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Folha Editorial: Dilma Rousseff Must Resign

Paralyzed by scandal and the threat of the president's impeachment, Brazil can only be governed successfully with new — and irreproachable — leadership.

Protesters in favor of President Dilma Rousseff's impeachment, April 3, 2016
Protesters in favor of President Dilma Rousseff's impeachment, April 3, 2016


SAO PAULO — President Dilma Rousseff has lost the ability to govern Brazil.

We regret having to make this conclusion. It's never desirable to interrupt a presidential mandate won democratically, even through legal means.

But after her Workers' Party played an active role in the country's worst corruption scandal in living memory, after being reelected thanks to blatant electoral fraud, and after her government has brought about the worst recession in Brazilian history, Rousseff is getting what she deserves.

An overwhelming majority of Brazilians favor her impeachment. The largest political demonstrations ever seen in Brazil called for her removal from power. The dominating forces in the always opportunistic Congress have occupied the void left by the collapse of Rousseff's government.

For the ruling party, the administration currently serves two purposes. First of all, it blocks the impeachment via a shameless purchase of parliamentary support, and second, it protects former President Luiz Inácio Lula da Silva and his comrades from their troubles with the law.

Even if she wins the battle in Brazil's lower house of Congress, which seems more improbable every day, it's impossible to see how she'd manage to govern the country again. The factors that have led to her loss of authority would still remain.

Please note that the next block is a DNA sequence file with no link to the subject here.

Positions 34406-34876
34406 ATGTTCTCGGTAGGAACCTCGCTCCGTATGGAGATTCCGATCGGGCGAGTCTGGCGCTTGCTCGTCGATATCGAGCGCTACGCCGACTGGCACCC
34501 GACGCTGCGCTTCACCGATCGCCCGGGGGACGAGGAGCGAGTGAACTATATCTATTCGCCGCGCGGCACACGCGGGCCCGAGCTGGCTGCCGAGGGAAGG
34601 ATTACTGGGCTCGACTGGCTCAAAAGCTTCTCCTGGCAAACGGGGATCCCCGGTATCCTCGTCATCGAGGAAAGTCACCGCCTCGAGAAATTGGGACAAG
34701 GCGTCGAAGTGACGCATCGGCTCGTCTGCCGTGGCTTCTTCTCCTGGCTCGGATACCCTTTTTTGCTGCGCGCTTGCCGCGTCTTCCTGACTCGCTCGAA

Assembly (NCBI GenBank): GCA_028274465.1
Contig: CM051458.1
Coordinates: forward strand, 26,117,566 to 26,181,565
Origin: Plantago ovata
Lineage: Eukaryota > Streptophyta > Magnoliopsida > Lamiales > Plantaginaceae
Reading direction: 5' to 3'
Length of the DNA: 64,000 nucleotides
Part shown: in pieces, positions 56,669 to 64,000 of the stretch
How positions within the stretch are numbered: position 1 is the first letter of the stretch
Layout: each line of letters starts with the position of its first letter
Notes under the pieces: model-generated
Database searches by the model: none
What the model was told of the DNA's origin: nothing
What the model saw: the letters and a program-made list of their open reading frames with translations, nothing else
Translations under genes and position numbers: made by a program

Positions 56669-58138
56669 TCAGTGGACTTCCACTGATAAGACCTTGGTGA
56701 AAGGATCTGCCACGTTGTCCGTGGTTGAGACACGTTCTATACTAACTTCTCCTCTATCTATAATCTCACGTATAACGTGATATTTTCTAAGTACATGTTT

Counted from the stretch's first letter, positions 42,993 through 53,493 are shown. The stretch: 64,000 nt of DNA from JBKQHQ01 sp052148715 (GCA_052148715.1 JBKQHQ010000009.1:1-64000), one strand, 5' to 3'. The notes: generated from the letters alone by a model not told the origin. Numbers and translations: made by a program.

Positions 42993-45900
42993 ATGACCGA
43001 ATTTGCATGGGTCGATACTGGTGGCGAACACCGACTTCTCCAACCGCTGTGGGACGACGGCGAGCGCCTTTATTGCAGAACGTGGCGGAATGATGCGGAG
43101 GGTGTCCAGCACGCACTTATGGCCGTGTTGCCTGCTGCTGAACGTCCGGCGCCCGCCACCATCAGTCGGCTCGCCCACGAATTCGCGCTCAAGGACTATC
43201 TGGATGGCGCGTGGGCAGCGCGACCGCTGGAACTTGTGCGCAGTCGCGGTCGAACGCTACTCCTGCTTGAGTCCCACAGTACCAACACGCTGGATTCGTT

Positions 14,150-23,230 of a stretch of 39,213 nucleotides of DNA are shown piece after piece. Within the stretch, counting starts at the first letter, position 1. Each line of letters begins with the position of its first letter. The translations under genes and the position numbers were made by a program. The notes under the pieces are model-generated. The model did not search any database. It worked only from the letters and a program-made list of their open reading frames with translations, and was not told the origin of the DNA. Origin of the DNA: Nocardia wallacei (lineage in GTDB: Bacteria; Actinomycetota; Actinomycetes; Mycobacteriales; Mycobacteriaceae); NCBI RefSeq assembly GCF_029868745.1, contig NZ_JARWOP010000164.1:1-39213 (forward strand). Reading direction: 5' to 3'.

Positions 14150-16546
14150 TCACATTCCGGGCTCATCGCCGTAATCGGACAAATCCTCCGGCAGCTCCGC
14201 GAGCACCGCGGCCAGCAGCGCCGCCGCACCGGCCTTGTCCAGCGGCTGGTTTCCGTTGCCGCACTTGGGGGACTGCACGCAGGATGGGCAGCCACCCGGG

As long as Rousseff stays in office, the country will remain tense, paralyzed. The main hurdle to Brazil's recovery is the president.

This newspaper will continue to strive to publish a balanced summary of the facts and to reflect a broad spectrum of opinions, but it now counts itself among those who prefer her resignation to a constitutional ouster.

While there are reasons for Rousseff's impeachment, none of them is irrefutable. Evidence of misconduct isn't lacking, but there's still no incontrovertible proof.

Discouraged as it might be, the Workers' Party still has the backing of a vocal minority and an impeachment would very likely leave a trail of resentment. The president's resignation, on the other hand, a selfless and realistic gesture, would be a sign of her awareness that conditions beyond her willingness are preventing her from executing her job responsibilities.

Michel Temer, Rousseff's vice president and leader of the Brazilian Democratic Movement Party that recently left the ruling coalition, should demonstrate the same awareness, given that he too lacks sufficient support among voters. Given the exceptional gravity of this crisis, it would be a blessing if power could be returned as quickly as possible to the people so that they could tap someone with the legitimacy required to promote the structural reforms needed to lead Brazil out of its stagnation.